Storing polyurethane glues after the bottle has been opened as they react with moisture in the air. So it is not economical to buy it in larger containers unless it will all be used relatively rapidly.
Whichever of those is the lowest in price will be as low as you can get I would think. There are many epoxies on the market.
FWIW the mil-spec for waterproof glue requires that the glued joint survive being boiled in water. A number of epoxies fail that test due to the temperature. For ordinary conditions, AFAIK, all epoxies are water-proof.
--
FF








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Fred the Red Shirt wrote:

That it can be steamed loose to redo the joint is why musical instrument makers/restorers like it.
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It also doesn't creep under string tension.
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On Sun, 27 Apr 2008 16:40:00 -0700, Father Haskell wrote:

It also isn't waterproof :-).
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Only a problem if you use your violin for an oar.
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I always try to avoid using adhesives outside for timber as a mechanical joint is usually possible and is probably 'best practice' What are you trying to fix together?
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On Sun, 27 Apr 2008 23:11:18 -0700, Father Haskell wrote:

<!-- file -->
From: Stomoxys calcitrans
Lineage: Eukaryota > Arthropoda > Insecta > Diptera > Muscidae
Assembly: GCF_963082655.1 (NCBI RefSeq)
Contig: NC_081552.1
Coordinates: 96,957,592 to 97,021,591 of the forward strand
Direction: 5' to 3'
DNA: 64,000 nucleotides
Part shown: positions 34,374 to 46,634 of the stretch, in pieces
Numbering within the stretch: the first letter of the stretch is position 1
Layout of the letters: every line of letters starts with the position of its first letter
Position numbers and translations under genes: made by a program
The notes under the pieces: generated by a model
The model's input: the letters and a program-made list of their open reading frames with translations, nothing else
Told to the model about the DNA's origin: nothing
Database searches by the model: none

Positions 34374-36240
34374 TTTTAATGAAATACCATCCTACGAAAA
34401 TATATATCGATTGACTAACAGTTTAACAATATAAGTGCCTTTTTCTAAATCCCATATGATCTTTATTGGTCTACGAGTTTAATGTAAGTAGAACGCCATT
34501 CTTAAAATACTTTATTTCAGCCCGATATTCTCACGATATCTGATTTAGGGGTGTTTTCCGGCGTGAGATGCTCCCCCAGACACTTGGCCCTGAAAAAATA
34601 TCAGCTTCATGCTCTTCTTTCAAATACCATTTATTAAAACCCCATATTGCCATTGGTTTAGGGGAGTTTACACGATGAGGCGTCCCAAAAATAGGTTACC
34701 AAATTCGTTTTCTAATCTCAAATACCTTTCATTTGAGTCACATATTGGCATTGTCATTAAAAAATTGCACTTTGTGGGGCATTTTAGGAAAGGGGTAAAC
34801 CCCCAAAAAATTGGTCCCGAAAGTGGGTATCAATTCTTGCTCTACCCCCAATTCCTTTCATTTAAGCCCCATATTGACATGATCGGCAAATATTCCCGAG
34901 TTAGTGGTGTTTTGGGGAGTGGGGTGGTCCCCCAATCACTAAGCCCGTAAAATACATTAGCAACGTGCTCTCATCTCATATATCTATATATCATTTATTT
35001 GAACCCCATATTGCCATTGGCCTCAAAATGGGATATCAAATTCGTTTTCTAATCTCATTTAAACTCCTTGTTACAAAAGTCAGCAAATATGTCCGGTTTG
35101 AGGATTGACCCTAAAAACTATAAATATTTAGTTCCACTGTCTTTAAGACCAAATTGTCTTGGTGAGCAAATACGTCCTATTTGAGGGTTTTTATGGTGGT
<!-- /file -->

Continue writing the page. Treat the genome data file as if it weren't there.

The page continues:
But the original poster asked for waterproof glue. Check the subject line.
I realize this, like all topics on this group, has tended to diverge. I was just trying to get it back to the original request.
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johngood_____ wrote:

Not a good idea - "waterproof" glue is normally only water resistant and if you soak anything 'stuck' with it in water then it will simply come apart.

johngood.
Don't use that stuff outside - that will come apart in any 'damp' conditions let alone being soaked for days on end in the garden.
A 'cheap' glue isn't much good in these situations!
I have used Evostick Resin W (a water resistant) glue for external use, Cascamite (a powdered glue that once mixed is water resistant) and Unibond PVA to very good effect externally.
Also, if you are trying to 'stick' tanalised, other treated timber - or even Teak, you will have problems getting some glues to properly stick.
Tanner-'op
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Tightbond Type II is supposed to be water-resistant, but a quick soaking in hot water dissolves hardened glue from knives.
Polyurethane glue is waterproof. I have cellar window casings I set in block ten years ago with Pro-Bond (Elmer's brand) that look like I glued them in yesterday.
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Can not define 'low price' for you, but Cascamite is available through Amazon UK (6 for a tub) - this is resorcinol based so should be fully waterproof as it cures chemically, there are likely to be other suppliers and some years ago I bought a smaller tub (local hardware store I believe).
I have recently used one of the waterproof Polyurethane glues in a tube for rough exterior work - still seems glued together 1 year later.
Wessex resins in UK sell formulated epoxy and possibly resorcinol types - not sure on the size of pots sold, but used to be a good company from previous trade comments I understand.
Regards,
Bryan
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johngood_____ wrote:

Think nail.
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HeyBub wrote:

HeyBub,
Think rust!
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Tanner-'op wrote:

SS?
--
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dpb wrote:

Godwin?
-- Sue